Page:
News Release


New Federal Action on Payday Lending Will Help Wisconsinites

Additional Steps Needed to Stop the Payday Debt Trap
For Immediate Release

MADISON – Advocates praised a rule with new consumer protections that will reduce the harms of short-term payday and car-title lending to Wisconsinites, issued yesterday by the federal Consumer Financial Protection Bureau (CFPB). On a press conference call this morning, the groups welcomed the new protections as an important step, while also calling on state and federal decision-makers to take additional action to stop the payday debt trap.

“Payday and car title loans drive borrowers into financial distress by trapping them in long-term debt at triple-digit interest rates,” said Peter Skopec, WISPIRG Director. “These new protections are good news. To stop the debt trap, there’s more work to do.”

Payday lenders made more than 115,000 payday loans in Wisconsin last year, according to the Department of Financial Institutions. The average Wisconsin payday loan was for $303, and comes with an astronomical annual interest rate of 515 percent.

“Victims of domestic violence are disproportionately subjected to the predatory tactics of payday lenders, as victims are often in desperate financial straits when trying to leave an abuser,” said Chase Tarrier, Public Policy Coordinator with End Domestic Abuse Wisconsin. “Many victims have reported that the use of payday loans made their struggles to be free of violence far more difficult. End Abuse and domestic violence victim advocates support the CFPB’s new protections for consumers. There will be fewer victims when individuals are not financially constrained to remain in unsafe environments.”

At the heart of the Consumer Bureau’s new protections is an “ability to repay” check. That means payday and car title lenders will have to make sure a potential borrower can repay their loan and afford regular living expenses before money changes hands. The CFPB’s rule also includes new protections that limit how many high-interest loans a lender can make to a borrower in quick succession, and has new debit protections for borrowers.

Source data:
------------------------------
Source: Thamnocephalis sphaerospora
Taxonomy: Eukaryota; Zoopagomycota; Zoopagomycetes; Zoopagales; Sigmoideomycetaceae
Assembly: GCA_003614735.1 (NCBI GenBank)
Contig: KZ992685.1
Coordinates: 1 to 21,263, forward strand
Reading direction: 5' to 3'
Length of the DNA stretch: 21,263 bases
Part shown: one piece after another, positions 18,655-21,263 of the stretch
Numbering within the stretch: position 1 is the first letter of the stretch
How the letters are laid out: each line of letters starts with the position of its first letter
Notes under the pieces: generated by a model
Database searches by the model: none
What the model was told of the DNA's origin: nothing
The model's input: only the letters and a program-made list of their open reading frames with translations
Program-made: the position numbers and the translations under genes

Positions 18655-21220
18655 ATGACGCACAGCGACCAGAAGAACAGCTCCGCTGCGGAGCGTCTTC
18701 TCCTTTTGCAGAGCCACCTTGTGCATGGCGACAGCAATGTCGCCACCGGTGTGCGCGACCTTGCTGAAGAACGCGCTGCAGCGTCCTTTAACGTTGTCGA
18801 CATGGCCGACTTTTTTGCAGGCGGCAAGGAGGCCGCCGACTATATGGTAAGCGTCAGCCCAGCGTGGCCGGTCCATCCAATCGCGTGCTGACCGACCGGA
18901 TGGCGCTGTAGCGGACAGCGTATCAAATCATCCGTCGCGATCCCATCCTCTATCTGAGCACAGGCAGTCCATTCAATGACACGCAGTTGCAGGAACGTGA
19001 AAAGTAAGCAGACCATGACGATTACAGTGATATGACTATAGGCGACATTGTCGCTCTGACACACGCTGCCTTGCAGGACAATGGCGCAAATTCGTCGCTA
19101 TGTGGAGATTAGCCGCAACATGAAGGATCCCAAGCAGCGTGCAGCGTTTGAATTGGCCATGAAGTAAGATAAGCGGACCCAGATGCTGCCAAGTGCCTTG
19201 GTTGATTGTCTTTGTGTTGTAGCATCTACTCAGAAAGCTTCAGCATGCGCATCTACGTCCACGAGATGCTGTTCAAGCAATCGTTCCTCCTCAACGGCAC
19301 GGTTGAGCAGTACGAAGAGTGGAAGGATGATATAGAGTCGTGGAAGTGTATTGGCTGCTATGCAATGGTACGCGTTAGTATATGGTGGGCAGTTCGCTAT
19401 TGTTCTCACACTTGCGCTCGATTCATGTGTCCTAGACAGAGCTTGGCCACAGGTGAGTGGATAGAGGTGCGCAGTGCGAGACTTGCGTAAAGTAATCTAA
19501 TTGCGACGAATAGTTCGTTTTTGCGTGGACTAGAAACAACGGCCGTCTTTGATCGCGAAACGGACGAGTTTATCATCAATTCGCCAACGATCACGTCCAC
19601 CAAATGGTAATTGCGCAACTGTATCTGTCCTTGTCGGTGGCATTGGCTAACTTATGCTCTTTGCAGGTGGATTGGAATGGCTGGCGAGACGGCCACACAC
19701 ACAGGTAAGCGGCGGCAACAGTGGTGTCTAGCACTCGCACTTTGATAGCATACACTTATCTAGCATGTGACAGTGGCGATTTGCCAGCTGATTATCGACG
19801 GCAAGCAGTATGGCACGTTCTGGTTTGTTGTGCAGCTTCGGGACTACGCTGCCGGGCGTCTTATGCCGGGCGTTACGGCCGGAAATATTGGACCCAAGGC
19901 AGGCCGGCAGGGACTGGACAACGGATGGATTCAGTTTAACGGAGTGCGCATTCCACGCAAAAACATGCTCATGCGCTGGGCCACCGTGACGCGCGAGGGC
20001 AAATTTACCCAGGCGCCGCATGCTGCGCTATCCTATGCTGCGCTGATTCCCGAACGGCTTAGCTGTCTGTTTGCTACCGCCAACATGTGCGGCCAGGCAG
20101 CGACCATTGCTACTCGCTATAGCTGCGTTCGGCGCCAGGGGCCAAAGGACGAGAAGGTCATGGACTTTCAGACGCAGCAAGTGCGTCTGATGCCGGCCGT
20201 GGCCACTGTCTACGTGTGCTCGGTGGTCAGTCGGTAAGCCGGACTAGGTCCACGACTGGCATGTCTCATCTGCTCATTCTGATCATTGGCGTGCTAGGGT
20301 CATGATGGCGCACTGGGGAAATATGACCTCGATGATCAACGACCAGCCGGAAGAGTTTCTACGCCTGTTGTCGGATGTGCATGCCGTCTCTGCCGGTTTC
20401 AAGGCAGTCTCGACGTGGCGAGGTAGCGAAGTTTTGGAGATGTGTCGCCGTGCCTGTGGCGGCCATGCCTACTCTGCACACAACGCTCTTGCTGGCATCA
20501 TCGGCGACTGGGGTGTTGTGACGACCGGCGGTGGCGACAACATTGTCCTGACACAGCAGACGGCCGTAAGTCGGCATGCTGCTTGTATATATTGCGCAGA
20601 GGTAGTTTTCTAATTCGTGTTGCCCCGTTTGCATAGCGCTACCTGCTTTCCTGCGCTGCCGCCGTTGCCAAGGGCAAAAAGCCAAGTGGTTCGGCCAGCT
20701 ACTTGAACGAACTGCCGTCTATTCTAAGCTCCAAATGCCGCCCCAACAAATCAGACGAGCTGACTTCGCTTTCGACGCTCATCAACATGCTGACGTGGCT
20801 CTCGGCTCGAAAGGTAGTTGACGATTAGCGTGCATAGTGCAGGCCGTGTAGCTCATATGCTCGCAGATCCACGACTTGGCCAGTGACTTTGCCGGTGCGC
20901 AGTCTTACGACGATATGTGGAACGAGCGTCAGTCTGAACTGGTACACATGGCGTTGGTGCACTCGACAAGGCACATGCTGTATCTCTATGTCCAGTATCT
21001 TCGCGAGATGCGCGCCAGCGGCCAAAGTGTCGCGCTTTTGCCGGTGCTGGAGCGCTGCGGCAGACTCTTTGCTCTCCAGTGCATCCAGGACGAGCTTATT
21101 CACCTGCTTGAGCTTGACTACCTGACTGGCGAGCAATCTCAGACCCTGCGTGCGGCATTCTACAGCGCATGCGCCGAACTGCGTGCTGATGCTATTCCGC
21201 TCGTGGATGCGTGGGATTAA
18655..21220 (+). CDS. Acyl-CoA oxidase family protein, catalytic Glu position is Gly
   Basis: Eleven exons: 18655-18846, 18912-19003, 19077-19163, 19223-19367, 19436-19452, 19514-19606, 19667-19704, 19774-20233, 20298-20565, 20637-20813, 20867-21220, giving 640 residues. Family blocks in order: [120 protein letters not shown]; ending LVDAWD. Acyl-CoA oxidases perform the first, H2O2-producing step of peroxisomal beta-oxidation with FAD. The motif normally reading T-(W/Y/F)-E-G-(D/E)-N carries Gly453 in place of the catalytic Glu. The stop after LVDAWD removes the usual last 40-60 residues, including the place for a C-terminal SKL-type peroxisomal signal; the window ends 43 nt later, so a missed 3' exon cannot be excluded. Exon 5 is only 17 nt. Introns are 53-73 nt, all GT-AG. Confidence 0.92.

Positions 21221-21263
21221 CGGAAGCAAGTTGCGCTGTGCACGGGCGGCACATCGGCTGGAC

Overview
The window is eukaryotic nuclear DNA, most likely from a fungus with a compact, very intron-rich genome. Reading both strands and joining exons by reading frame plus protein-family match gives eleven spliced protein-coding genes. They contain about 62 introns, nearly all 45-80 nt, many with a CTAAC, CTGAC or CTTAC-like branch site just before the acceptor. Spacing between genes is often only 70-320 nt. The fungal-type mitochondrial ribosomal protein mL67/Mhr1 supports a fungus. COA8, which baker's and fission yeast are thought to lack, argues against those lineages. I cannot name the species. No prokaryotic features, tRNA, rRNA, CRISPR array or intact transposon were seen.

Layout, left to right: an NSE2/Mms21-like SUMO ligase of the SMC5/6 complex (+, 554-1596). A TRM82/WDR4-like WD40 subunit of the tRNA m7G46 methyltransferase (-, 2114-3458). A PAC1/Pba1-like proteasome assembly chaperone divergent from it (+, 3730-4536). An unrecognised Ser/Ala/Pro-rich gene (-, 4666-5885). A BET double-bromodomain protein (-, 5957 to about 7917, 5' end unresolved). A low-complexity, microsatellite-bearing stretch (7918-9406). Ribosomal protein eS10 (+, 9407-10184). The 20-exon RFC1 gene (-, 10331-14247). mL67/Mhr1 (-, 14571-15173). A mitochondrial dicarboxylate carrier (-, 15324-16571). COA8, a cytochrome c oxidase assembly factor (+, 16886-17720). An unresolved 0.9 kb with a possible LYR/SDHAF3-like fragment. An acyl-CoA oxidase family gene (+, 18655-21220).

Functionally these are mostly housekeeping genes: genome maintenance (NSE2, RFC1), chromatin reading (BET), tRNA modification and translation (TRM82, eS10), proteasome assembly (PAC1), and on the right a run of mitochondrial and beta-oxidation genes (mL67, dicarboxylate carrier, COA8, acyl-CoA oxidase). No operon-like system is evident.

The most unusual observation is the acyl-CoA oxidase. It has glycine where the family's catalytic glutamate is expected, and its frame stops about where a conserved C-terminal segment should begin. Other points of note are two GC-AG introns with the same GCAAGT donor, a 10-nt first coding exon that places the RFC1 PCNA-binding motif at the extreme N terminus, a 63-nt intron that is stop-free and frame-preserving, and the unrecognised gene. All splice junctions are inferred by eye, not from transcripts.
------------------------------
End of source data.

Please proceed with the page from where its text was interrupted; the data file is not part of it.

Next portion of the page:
The CFPB’s new rule does not apply to all high-interest loans, however. The new consumer protections cover loans that have to be repaid all at once, including payday loans, car title loans, and longer-term loans with balloon payments. So-called installment loans, which also have astronomical interest rates but are repaid more gradually, are not covered.

“Although there may be disappointment that the CFPB dropped language that would have ensured all high-interest loans were covered, these protections are overdue and welcome at a time when income disparity has never been greater,” said Jeff Smith, Western Wisconsin Organizer with Citizen Action. “With the lack of action from our legislators on this issue, the CFPB’s rules must remain in place and be the standard that every state can work from.”

Installment loans have become more and more popular across the country and in Wisconsin. The Consumer Bureau is working on a separate rule to address these loans.

“The rules are a welcome step in the right direction for payday and auto title loan borrowers,” added Sarah Orr, Director of the Consumer Law Litigation Clinic at the UW Law School. “We look forward to similar protections for borrowers with other types of high-cost loans from these lenders.”

In order to fully stop the payday loan debt trap, advocates called on decision-makers to take further action:

  • The Consumer Financial Protection Bureau should finish a second rule addressing the problems with longer-term installment loans as quickly as possible.
  • Wisconsin state lawmakers should pass a 36 percent interest rate cap, which is the most effective way to combat predatory lending. Additionally, state regulators and the Attorney General should work to vigilantly enact state and federal consumer protections under their authority, including the CFPB’s new predatory lending rule.
  • Wisconsin’s Congressional delegation should stand with consumers, not predatory lenders, by supporting a strong, independent and well-funded CFPB. The Consumer Bureau has been under attack by the financial industry and its allies in Congress since opening its doors in 2011.

The full CFPB rule can be found here:  

The Wisconsin Public Interest Research Group (WISPIRG) is a non-profit, non-partisan public interest advocacy organization that stands up to powerful interests whenever they threaten our health and safety, our financial security, or our right to fully participate in our democratic society.

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